COSMETIC | PLASTIC SURGERY
Botox Cosmetic is a non-invasive and non-surgical procedure to reduce the number of wrinkles on your forehead, between your eyes and on the sides of your eyes. Botox Cosmetic is a toxin that when used in small amounts there is no systemic reaction likely to be seen. Used since 1982, Botox is injected with a fine needle into the area to be treated.
Botox will simply paralyze the muscle leaving a beautiful smooth appearance. This treatment will usually last for 4-6 months. Overall, the vast majority of patients love this “quick fix” and return for Botox Cosmetic® as soon as the wrinkles begin to reappear.
BOTOX is derived from the bacterium Clostridium botulinum. This bacterium produces a protein that blocks the release of acetylcholine and relaxes muscles. Type A is just one of seven different types of botulinum toxin (A, B, C1, D, E, F, and G) and each has different properties and actions. No two of these botulinum toxins are alike.
More than 100 years of research have expanded knowledge of botulinum toxin type A from the identification of the bacterium Clostridium botulinum to the commercialization of botulinum toxin type A as BOTOX®.
How Does BOTOX® Work?
BOTOX® blocks the nerve from releasing acetylcholine. As a result, the muscle spasms stop or are greatly reduced, providing relief from symptoms.
It’s important to remember that botulinum toxin treatment is not a cure. For many people, however, its effects have been dramatic. With BOTOX®, the nerve will take about three months to recover and begin to release acetylcholine, and the muscles may become overactive again. At that point, another injection will be needed to provide relief, as long as no allergic reactions or other significant side effects occurred and clinical response was obtained.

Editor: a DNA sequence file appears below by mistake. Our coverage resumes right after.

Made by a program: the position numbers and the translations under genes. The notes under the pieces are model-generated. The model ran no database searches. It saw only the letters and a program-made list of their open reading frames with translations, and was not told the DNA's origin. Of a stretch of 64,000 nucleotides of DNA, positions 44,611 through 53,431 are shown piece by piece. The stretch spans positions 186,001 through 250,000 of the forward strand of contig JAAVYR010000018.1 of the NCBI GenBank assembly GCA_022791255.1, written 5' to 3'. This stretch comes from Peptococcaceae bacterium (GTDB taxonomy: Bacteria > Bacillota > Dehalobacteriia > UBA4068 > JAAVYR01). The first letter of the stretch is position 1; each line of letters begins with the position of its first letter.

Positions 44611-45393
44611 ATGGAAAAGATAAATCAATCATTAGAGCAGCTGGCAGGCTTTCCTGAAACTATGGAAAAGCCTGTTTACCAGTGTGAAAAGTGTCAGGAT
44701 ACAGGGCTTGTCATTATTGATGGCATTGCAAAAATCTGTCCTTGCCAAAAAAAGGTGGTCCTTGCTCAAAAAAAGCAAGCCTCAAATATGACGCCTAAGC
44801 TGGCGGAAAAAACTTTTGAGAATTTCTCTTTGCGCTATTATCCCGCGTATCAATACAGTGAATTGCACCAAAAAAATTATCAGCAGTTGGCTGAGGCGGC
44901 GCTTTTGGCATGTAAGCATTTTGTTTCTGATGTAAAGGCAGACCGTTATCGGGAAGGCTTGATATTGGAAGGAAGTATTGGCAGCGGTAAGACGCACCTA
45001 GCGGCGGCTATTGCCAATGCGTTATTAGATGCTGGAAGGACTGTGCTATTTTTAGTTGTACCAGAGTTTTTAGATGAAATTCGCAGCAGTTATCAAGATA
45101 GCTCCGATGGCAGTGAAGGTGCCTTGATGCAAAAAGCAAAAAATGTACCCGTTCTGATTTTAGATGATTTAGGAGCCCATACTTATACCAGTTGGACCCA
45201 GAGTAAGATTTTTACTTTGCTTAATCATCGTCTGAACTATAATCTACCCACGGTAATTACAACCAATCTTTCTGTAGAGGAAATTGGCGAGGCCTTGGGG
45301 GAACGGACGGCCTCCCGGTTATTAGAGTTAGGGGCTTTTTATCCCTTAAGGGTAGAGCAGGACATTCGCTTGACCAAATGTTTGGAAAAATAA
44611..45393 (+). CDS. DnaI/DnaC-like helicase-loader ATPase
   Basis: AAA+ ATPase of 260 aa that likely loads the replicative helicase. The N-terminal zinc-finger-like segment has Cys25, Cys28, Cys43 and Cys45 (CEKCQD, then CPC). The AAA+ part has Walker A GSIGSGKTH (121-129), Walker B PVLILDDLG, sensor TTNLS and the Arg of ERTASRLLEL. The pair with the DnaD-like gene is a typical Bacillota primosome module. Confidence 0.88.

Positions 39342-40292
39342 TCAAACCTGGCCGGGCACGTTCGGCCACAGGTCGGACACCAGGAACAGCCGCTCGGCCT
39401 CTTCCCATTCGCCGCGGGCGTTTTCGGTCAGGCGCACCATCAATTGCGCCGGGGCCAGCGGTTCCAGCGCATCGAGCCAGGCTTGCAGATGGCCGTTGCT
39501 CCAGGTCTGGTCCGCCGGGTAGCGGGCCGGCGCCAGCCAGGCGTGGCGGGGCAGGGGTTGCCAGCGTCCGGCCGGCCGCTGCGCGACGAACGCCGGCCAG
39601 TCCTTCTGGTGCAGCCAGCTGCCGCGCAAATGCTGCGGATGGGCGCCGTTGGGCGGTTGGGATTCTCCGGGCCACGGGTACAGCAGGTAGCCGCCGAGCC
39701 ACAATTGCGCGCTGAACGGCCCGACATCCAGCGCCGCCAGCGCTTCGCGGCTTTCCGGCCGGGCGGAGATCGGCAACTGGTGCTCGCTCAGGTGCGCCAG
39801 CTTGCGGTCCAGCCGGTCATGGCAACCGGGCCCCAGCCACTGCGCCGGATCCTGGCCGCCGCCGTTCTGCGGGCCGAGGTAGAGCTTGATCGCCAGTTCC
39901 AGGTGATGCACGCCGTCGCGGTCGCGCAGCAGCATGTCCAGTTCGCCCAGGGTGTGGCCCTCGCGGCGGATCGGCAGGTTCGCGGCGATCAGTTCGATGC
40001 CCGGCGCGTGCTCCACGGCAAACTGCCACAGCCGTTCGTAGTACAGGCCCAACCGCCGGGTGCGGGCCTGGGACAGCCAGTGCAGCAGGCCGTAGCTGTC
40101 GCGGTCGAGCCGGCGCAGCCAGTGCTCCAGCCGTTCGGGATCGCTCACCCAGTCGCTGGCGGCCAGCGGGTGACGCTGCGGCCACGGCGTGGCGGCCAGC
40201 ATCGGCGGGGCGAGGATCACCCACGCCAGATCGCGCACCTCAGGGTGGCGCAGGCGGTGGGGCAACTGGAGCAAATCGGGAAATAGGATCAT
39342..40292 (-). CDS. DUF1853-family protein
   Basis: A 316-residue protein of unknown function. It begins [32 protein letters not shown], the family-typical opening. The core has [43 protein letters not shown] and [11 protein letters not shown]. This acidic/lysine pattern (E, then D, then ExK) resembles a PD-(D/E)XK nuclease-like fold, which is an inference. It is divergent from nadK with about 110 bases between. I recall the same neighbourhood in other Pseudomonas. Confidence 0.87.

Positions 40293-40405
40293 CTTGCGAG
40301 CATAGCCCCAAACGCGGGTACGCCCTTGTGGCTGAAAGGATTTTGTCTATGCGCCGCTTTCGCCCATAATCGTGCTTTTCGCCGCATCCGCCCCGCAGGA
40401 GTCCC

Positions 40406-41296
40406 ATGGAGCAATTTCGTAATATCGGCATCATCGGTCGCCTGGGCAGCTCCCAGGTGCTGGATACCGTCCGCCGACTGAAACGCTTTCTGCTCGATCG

Negative Reactions to Botox
The most frequently reported adverse reactions in patients with cervical dystonia are dysphagia (19%), upper respiratory infection (12%), neck pain (11%), and headache (11%). The most frequently reported adverse reactions in patients with blepharospasm are drooping of the eyelid (21%), superficial punctate keratitis (6%), and eye dryness (6%). Patients with neuromuscular disorders may be at increased risk of clinically significant systemic effects including severe dysphagia and respiratory compromise from typical doses of BOTOX®. BOTOX® is contraindicated in the presence of infection at the proposed injection site(s). The effects of BOTOX® therapy may be increased with the use of aminoglycoside antibiotics or with other drugs that interfere with neuromuscular transmission.
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